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Carbon Emissions and Business Cycles

Hashmat Khan (), Christopher Knittel (), Konstantinos Metaxoglou () and Maya M. Papineau ()
Additional contact information
Konstantinos Metaxoglou: Department of Economics, Carleton University, http://carleton.ca/economics/people/metaxoglou-konstantinos/
Maya M. Papineau: Department of Economics, Carleton University, http://carleton.ca/economics/people/papineau-maya-m/

No 15-07, Carleton Economic Papers from Carleton University, Department of Economics

Abstract: Carbon emissions and real GDP are strongly correlated over the U.S. business cycle. This relationship suggests that macroeconomic shocks inducing cyclical fluctuations in output should also account for the cyclical behavior of emissions and motivates our analysis. We begin by expanding the set of technology shocks in a popular emissions- augmented dynamic stochastic general equilibrium model from the literature, and show that the model generates positive emissions-GDP comovements to each shock through distinct channels. We then estimate the emissions’ response to empirically identified technology shocks using structural vector autoregressions (SVARs). Using the SVARs, we also rank the shocks in terms of explaining the emissions’ forecast error variation. While emissions tend to rise gradually after most shocks, consistent with their theoret- ical counterparts, the impulse responses are not statistically significant. Unanticipated technology shocks account for less than 10 percent of the variation in emissions. By contrast, anticipated investment technology shocks account for 25 percent of the varia- tion. Government spending and monetary policy shocks account for less than 1 percent. Importantly, close to two thirds of the variation in emissions appears to be due to a structural shock not yet identified in the literature.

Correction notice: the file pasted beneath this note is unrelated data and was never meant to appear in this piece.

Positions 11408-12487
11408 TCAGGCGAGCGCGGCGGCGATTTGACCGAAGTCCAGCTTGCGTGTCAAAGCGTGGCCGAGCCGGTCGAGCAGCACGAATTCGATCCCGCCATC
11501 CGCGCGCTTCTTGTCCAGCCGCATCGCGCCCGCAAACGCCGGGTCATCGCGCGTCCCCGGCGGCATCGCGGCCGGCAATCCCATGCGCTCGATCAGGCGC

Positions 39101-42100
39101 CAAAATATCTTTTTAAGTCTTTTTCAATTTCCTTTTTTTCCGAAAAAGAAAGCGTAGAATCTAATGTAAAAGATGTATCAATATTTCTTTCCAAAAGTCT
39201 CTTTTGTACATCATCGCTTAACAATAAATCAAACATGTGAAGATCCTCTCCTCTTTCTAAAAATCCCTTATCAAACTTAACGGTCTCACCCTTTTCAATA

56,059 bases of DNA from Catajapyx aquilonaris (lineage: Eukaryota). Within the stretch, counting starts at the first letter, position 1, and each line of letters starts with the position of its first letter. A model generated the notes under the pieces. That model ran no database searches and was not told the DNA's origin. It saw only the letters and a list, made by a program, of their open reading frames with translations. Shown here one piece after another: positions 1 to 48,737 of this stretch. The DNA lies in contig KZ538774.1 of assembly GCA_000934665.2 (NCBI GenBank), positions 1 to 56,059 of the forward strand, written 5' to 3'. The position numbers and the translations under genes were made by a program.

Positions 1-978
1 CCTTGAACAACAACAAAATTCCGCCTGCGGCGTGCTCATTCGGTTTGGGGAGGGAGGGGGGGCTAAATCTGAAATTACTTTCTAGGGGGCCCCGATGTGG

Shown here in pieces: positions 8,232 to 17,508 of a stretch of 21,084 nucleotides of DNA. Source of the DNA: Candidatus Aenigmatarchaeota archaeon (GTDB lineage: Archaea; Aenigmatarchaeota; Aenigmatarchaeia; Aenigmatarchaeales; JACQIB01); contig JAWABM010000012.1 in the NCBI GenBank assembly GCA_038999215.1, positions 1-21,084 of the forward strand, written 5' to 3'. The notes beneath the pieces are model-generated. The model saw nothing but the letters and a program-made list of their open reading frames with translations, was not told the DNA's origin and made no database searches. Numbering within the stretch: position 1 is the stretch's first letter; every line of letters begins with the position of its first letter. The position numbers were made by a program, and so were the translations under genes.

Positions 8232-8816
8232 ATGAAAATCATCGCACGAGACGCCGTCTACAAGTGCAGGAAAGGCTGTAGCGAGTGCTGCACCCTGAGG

Keywords: business cycles; carbon emissions; dynamic stochastic general equilibrium; structural shocks; environmental policy (search for similar items in EconPapers)
JEL-codes: E32 Q58 Q54 (search for similar items in EconPapers)
New Economics Papers: this item is included in nep-ene, nep-env and nep-mac
Date: 2015-08-31, Revised 2019-01-10
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Published: Carleton Economic Papers

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Working Paper: Carbon Emissions and Business Cycles (2016) Downloads
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